Kristina Cruises, the family-owned Finnish cruise line that operates the small-sized cruise ship KRISTINA KATARINA (ex-KONSTANTIN SIMONOV, FRANCESCA, THE IRIS), has sought approval for a debt restructuring programme and has at the same time cancelled their winter cruise program in the Canary Isles. For the moment the company are stating that this does not affect the river cruises they run, not the KRISTINA KATARINA’s already published cruises starting after 20 March 2014.
The KRISTINA KATARINA departing Helsinki for her 2012 midsummer cruise. Photo © 2012 Kalle Id.
According to Kristina Cruises’ press release, the reason for the suspension of activities is the drop in prices of vacations in the Canary Isles and the difficult overall economic situation in Finland. However, the company had been known to have experienced acute financial difficulties for some time – indeed, their equity ratio at the end of the 2012 economic year was 0%. The company’s current difficulties can be said to be a continuation of difficulties that begun in 2010, when the company’s second ship, the 245-passenger KRISTINA REGINA, was replaced by the newer, 450-passenger KRISTINA KATARINA. The company had always heavily relied on a group of loyal repeat passengers – Kristina Cruises has probably the highest ratio of return passengers in the business – but has largely failed to find the additional passengers to fill the largest KRISTINA KATARINA. This is definitely something that needs to be addressed in the current restructuring programme, if Kristina Cruises is to continue trading as a profitable company.
The KRISTINA BRAHE, originally an US naval escort, at quay in Helsinki near the end of her 25-year career for Kristina Cruises. Photo © 2009 Kalle Id.
Kristina Cruises was established in 1985, when the Finnish coastal shipping company Rannikkolinjat (lit. “Coastal Lines”), owned by the Partanen family of Kotka, Finland, acquired the small cruise ship KRISTINA BRAHE from Fager Lines. The Partanen’s new company was named Kristina Cruises, taking its name from the ship. Three years later the KRISTINA BRAHE was joined by the larger KRISTINA REGINA (ex-BORE, BOREA). Initially, Kristina Cruises restricted their operations to the Baltic Sea and aimed their product at a more international clientel. At the time their ships were laid up for the winter seasons in Kotka. However, this changed in the late 1990s: the company now concentrated on the Finnish market and the KRISTINA REGINA travelled further afield: to the Norwegian Fjords in 1998, followed by the first Mediterranean winter cruises in 1999.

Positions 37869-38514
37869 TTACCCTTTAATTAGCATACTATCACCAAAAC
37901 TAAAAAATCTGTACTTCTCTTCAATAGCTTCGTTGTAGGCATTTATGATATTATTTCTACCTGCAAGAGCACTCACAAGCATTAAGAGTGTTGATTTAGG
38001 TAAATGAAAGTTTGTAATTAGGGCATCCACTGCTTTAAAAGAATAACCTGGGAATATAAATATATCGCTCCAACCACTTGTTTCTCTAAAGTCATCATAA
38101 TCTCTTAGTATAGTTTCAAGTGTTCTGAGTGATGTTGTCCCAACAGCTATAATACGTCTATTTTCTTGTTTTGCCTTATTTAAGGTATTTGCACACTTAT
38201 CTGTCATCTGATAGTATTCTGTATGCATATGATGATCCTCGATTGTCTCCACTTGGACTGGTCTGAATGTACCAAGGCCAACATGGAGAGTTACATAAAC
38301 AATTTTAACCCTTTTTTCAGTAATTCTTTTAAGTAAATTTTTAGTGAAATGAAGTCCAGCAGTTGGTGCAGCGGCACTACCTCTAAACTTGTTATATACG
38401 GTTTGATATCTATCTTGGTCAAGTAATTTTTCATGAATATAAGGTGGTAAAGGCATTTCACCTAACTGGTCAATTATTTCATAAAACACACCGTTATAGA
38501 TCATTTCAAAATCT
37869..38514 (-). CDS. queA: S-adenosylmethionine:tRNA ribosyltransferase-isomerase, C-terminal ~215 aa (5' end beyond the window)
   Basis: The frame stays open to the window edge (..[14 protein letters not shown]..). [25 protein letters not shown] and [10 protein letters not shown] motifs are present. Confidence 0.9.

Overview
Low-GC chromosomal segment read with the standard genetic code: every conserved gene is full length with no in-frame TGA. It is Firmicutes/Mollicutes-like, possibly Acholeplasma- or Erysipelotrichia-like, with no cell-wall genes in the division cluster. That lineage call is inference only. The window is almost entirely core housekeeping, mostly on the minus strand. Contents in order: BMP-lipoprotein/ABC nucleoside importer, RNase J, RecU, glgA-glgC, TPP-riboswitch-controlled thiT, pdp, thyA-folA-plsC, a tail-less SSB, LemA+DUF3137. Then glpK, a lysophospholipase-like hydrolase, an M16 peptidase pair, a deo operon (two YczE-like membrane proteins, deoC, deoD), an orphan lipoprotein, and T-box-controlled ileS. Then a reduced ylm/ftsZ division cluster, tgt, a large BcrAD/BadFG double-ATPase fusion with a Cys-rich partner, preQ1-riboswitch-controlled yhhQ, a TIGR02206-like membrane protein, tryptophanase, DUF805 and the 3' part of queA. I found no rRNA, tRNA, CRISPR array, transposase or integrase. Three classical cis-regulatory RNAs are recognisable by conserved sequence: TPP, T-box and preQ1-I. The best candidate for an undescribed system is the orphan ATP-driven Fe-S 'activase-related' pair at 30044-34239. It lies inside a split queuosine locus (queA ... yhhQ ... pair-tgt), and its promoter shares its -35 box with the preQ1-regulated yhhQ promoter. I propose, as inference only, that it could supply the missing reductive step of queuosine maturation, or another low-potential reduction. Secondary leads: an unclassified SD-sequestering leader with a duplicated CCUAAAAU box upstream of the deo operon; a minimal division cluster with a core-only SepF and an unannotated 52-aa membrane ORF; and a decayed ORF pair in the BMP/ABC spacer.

Kristina Cruises most iconic ship, the KRISTINA REGINA, in Helsinki near the end of her career for the company. Photo © 2010 Kalle Id.
As the years progressed, the KRISTINA REGINA spent a larger portion of every year cruising away from the Baltic Sea. The KRISTINA BRAHE, meanwhile, was restricted to sailing within Finnish territorial waters due to her not being compliant with the latest SOLAS regulations. SOLAS also caught up with the KRISTINA REGINA in 2010, and Kristina Cruises acquired THE IRIS, originally a Soviet ferry, to replace both her and the KRISTINA BRAHE. When the KRISTINA KATARINA entered service in autumn 2010, The KRISTINA REGINA was sold back to her original home of Turku, Finland as a museum ship under her original name BORE, while the KRISTINA BRAHE was sold to Saimaan matkaverkko for further trading as the BRAHE.
For more photographs by Kalle Id, visit kships.blogspot.com.
Kalle Id, MaritimeMatters' Helsinki correspondent, is a Finnish maritime historian, photographer and journalist, with a Master's Degree in history from the University of Helsinki. His early-age exposure to ferry travel led to a lifetime fascination with passenger ships, both the cruise ferries of his home waters and the cruise ships and ferries of further afield. Kalle maintains his own ship photography blog at kships.blogspot.com. Contrary to the popular belief, he writes under his real name.
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